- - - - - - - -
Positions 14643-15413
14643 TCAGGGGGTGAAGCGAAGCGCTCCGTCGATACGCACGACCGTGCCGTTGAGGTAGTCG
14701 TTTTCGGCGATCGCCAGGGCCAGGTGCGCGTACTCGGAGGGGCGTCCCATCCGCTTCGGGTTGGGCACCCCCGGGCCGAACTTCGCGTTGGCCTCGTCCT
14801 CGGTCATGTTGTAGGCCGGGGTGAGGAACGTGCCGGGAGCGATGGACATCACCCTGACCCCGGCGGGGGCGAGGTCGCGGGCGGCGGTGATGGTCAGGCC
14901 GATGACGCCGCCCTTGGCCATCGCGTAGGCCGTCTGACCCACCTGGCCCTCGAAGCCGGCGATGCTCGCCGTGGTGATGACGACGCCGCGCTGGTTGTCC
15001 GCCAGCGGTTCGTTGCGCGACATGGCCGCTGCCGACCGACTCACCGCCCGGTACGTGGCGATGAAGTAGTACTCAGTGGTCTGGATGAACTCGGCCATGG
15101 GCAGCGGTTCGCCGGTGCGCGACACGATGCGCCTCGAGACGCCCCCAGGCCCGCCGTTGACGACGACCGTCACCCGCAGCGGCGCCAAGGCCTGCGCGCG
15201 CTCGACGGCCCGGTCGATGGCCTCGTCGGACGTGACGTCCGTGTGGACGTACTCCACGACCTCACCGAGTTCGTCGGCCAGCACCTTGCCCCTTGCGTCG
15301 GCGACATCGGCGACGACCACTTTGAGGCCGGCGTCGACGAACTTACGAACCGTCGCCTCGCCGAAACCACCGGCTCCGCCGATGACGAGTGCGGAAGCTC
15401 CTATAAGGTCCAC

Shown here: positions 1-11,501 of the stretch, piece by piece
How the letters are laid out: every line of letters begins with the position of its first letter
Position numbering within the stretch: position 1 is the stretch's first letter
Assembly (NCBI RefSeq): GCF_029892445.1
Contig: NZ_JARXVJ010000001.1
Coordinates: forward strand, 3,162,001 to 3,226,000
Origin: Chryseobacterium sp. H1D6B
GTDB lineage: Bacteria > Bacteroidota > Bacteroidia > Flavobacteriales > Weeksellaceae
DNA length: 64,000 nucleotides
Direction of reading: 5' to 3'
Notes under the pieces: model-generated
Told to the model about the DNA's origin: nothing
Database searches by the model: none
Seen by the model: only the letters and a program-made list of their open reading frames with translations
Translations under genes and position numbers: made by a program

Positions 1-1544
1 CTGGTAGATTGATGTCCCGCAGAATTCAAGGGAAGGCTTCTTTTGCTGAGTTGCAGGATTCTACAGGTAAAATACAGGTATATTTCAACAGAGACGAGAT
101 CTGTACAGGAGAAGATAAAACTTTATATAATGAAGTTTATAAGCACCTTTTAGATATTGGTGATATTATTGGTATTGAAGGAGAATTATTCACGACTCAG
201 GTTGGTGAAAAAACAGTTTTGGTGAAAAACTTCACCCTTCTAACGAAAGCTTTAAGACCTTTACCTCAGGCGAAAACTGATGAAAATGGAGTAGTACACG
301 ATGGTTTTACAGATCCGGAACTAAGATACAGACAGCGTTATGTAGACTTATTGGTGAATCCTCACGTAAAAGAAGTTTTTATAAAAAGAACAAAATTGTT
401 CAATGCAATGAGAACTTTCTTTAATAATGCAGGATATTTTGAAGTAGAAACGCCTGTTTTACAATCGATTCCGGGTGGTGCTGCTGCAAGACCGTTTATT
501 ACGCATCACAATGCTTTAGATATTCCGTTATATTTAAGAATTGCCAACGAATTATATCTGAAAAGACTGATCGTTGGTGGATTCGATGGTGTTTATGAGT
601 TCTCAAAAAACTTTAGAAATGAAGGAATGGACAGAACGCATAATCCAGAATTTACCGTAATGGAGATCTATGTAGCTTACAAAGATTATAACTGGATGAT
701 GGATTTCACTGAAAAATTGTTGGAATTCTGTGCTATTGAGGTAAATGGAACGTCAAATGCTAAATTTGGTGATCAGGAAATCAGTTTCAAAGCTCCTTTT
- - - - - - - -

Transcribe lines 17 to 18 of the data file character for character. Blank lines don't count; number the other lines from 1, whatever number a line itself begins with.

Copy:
Origin: Chryseobacterium sp. H1D6B
GTDB lineage: Bacteria > Bacteroidota > Bacteroidia > Flavobacteriales > Weeksellaceae